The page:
There are few fruits as satisfying as fresh, sweet cherries eaten straight out of your hands for a nutritious snack. The calories in cherries are minimal in comparison to the wealth of vitamins, minerals, antioxidants and health benefits that a handful of cherries provides.
A handful of cherries, which equates to about half a cup, contains 43 calories, with 91 percent carbohydrates, 6 percent protein and 3 percent fat, according to the USDA.
Macronutrients and Calories in Cherries
A typical serving of fresh cherries is about 21 fruits or the equivalent of one cup, according to the Produce for Better Health Foundation. The number of cherries in a handful depends on the size of your hand, but it would likely average about 10 cherries, or half a cup. According to the USDA, a half cup of cherries provides 43 calories, which accounts for 2 percent of the recommended daily value (DV).
The low number of calories in cherries makes them an ideal snack if you're trying to manage your weight. They don't contain cholesterol and provide an insignificant amount of fat. However, like most fruits, cherries are not a particularly good source of protein. The protein in cherries supplies 1 percent of the DV per handful, according to the USDA.
Most of the calories in cherries come from carbs. Carbohydrates are the body's main source of energy and provide the fuel needed to carry out its metabolic functions.
The amount of carbs in one cherry is 1.3 grams. This includes sugar, with the total content in a handful of cherries being 8.8 grams, which accounts for 18 percent of the DV. As the International Food Information Council Foundation points out, experts agree that carbohydrates and sugars in foods can be consumed in moderation as part of a balanced diet and active lifestyle.
Read more: What Nutritional Value Do Cherries Have?
Cherries and Weight Management
You might assume that such a high content of simple sugars in cherries and other fruits would contribute to weight gain. However, an October 2016 review published in Nutrients found that whole fruit consumed in moderation may actually help prevent obesity and reduce body weight.
The scientists investigated previous research to understand the role of fruit in weight management. They have found that fruits may help prevent obesity and its complications, such as diabetes and coronary heart disease. Furthermore, higher fruit consumption was associated with a lower risk of death from all causes.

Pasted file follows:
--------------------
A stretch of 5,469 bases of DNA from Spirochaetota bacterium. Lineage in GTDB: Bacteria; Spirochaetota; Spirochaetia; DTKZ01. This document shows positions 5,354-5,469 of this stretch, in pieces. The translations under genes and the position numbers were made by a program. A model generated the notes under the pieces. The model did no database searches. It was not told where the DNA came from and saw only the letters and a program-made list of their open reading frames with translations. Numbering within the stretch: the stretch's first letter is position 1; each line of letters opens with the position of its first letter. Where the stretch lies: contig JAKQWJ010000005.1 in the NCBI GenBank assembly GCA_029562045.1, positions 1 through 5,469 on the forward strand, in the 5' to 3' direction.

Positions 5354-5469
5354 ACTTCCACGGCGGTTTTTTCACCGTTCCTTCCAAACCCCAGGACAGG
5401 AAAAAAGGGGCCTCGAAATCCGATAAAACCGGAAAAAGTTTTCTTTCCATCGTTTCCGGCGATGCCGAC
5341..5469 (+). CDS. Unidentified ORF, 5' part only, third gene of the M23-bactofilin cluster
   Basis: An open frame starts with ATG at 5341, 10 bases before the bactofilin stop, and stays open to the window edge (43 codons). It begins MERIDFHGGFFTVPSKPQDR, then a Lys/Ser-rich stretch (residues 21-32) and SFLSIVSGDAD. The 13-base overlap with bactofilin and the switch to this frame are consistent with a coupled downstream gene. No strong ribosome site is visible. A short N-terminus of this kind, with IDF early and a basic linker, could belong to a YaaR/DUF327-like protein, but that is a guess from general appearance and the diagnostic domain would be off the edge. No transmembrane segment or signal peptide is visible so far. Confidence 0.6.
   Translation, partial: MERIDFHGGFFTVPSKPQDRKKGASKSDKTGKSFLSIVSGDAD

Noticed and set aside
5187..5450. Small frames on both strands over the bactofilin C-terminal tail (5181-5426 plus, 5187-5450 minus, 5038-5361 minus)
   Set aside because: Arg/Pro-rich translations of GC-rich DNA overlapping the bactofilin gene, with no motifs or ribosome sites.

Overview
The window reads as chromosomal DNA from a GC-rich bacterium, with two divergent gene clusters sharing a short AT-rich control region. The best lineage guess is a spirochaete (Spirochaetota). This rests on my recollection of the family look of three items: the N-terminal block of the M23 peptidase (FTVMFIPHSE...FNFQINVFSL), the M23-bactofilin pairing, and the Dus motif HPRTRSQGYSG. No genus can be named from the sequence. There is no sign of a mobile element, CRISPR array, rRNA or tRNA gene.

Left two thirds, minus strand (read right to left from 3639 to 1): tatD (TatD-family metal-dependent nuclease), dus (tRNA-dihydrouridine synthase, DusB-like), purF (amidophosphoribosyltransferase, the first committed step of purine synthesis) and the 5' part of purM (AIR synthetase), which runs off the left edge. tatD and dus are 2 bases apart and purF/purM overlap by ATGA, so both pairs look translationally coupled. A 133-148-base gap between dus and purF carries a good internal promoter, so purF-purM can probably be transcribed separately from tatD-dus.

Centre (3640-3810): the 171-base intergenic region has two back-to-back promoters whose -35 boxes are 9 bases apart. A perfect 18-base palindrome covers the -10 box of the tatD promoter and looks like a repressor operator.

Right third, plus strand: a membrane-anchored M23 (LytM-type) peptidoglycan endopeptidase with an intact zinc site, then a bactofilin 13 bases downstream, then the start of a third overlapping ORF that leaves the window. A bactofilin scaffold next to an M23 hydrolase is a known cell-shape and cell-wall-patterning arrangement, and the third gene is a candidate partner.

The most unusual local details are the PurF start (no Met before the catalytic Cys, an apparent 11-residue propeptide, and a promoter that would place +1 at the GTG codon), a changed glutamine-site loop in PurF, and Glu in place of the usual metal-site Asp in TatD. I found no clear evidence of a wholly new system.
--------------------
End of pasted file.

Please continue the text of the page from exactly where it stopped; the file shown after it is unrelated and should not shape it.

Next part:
Many of these potential benefits are associated with the dietary fiber in fruit. Cherries contain 6 percent of the DV for fiber per half cup, so they provide plenty of this nutrient.
Fiber creates a viscous gel-like substance in your small intestine, which slows digestion and increases the production of satiety hormones. By curbing your appetite, the fiber in cherries may help prevent you from overeating, a major contributor to weight gain. Plus, fiber adds bulk to undigested food and reduces the number of calories absorbed into the body, according to the above review.
Other Nutritional Benefits
Fresh cherries are rich in many vitamins and minerals as well as important antioxidants. The vitamin C in a handful of cherries — about 4.8 milligrams, or 5 percent of the DV, according to the USDA — is necessary for the maintenance of your immune system.
As an antioxidant, vitamin C helps control the formation of damaging free radicals, which are byproducts of metabolism and can also result from environmental factors, such as pollution. These harmful molecules may play a role in life-threatening conditions like cancer and heart disease, warns the Mayo Clinic.
In addition to vitamin C, cherries also contain beta-carotene, a precursor of vitamin A, which your body needs for a strong immune system, healthy skin and good vision. As a source of some B vitamins — thiamine, riboflavin, niacin, pantothenic acid, B6 and folate — cherries may support the health of your blood, nerves, brain and other body tissues.
These tiny fruits are a good source of potassium, providing 3 percent of the DV per 10 cherries. Potassium is important for regulating the fluid balance in your body and may help reduce blood pressure, which could protect you against heart attacks and strokes, according to Harvard Health. This mineral is also essential for proper muscle function. Other minerals that contribute to fresh cherries nutrition, per handful, include:
- Calcium: 1 percent of the DV
- Iron: 1 percent of the DV
- Magnesium: 2 percent of the DV
- Phosphorus: 1 percent of the DV
- Copper: 5 percent of the DV
Read more: 5 Health Benefits of Eating Cherries
To sum up, a handful of cherries provides many nutrients and a host of health benefits. When consumed in moderation, these fruits won't cause weight gain. Instead, they will give you a boost of energy and help curb hunger pangs.
- Produce for Better Health Foundation: "How Many Cherries, Strawberries, and Raspberries Are in a Serving?"
- MyFoodData: "Nutrition Facts for Cherries (Sweet)"
- International Food Information Council Foundation: "Background on Carbohydrates & Sugars"
- Nutrients: "Paradoxical Effects of Fruit on Obesity"
- Mayo Clinic: "Antioxidants"
- Harvard Health: "Potassium Lowers Blood Pressure"